And nobody is more deeply and emotionally connected to your business goals than you are.
Another question to ask yourself is;
Until people actually need something, they don’t really know what they’d pay for it.
My Goddess, when I think of what I’ve paid for things, either because I needed them ASAP, or because I got excited about the results I was promised.
Literally hundreds of thousands of dollars by now! If you’d asked me what that product or service was worth beforehand, I probably would have vastly underestimated what I would’ve paid.
My budget is way more flexible than someone starting out in business and, to be honest, my time is worth more now, so I’m willing to pay to outsource to an expert.
I’ve always appreciated paying for professionals in my business, for example, copywriters, to help me with sales emails.
But I never considered paying a ton of money for copywriting until I needed to create 35 scripts in two weeks for a new course I was filming.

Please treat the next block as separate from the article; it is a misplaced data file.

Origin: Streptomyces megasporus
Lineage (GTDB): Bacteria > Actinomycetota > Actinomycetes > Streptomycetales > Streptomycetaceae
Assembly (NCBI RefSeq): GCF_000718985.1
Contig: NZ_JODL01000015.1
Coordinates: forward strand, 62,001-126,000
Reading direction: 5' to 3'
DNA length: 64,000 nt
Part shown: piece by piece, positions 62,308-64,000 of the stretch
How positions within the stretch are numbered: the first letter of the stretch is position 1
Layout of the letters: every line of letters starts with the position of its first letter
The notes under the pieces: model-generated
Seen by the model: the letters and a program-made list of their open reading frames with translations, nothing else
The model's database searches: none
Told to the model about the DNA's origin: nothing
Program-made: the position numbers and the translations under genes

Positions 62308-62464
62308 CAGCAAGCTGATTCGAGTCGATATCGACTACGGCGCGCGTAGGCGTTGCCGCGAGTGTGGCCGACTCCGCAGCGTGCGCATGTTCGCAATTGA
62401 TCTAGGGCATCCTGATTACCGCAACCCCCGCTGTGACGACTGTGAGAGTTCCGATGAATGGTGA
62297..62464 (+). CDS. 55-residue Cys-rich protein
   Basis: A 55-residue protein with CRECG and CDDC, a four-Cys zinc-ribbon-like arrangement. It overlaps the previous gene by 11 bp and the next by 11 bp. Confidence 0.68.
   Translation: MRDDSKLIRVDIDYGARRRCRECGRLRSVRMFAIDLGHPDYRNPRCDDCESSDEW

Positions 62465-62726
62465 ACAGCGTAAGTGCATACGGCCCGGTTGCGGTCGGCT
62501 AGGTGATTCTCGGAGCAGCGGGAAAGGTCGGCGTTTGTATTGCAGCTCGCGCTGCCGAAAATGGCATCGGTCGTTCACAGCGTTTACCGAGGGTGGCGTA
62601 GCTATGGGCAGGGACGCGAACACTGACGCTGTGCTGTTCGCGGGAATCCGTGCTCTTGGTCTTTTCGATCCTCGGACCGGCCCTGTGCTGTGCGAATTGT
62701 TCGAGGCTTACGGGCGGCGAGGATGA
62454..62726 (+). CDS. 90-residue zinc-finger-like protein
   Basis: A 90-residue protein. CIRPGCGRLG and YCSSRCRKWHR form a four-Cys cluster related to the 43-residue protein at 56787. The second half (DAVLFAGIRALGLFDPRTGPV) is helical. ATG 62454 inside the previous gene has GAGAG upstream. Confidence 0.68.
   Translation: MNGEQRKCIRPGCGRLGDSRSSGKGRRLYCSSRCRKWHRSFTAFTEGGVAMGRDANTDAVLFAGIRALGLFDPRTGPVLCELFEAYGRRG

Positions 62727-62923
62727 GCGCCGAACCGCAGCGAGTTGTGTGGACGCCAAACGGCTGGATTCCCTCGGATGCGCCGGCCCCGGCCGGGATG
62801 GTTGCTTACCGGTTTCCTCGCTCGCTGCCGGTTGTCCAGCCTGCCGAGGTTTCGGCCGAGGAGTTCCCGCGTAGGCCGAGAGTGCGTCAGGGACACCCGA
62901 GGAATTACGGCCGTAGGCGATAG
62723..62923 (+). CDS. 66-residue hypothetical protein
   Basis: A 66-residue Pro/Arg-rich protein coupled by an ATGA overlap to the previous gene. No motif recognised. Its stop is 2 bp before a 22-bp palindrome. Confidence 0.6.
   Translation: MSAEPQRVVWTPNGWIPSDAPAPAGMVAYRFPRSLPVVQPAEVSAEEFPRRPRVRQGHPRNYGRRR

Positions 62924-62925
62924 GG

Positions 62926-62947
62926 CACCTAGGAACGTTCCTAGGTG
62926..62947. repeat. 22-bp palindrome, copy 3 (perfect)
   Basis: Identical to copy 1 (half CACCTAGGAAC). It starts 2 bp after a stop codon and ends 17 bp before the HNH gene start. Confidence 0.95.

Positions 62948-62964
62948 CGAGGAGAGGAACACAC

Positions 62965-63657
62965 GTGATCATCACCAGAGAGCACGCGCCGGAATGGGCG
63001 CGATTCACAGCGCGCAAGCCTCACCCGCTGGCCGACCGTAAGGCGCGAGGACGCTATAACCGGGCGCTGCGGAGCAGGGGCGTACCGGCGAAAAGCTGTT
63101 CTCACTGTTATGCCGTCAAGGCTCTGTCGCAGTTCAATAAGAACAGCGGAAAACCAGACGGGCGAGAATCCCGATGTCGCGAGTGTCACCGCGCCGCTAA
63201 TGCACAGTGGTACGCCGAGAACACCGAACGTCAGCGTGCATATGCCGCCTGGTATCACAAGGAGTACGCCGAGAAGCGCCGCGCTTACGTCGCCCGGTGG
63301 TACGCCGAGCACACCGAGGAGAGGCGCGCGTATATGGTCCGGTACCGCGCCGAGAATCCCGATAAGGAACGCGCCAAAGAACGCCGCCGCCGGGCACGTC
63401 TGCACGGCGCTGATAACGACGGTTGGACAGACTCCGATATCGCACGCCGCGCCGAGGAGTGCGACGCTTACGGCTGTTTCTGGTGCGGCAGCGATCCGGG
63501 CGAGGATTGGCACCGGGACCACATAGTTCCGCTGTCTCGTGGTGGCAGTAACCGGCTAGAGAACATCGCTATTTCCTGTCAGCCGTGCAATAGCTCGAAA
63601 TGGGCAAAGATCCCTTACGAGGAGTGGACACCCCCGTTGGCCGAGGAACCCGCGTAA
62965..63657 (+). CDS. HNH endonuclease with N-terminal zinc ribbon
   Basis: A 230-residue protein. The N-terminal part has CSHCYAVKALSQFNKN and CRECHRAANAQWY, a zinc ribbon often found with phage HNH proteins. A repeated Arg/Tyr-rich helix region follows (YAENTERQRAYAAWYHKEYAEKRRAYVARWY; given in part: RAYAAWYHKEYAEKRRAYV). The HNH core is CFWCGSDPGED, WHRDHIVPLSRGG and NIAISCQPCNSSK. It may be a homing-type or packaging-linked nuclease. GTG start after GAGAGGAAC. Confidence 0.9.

I procrastinated it until I had no choice.
I ended up paying four times my budget because I was suddenly in the market and needed it done ASAP!
It was totally worth it even though I had unrealistic expectations about what I should pay.
So, unless, the people giving you advice represent your target market and need you now, they won’t give you accurate or useful help at all.
If you need a ballpark figure, a better question to ask your business buddies would be, “What do you do, and how much have you paid for X?“
For example, “If you’ve been in business for at least two years, what did you pay for your website?“ or “Hey health coaches: What did you pay for your website photography?“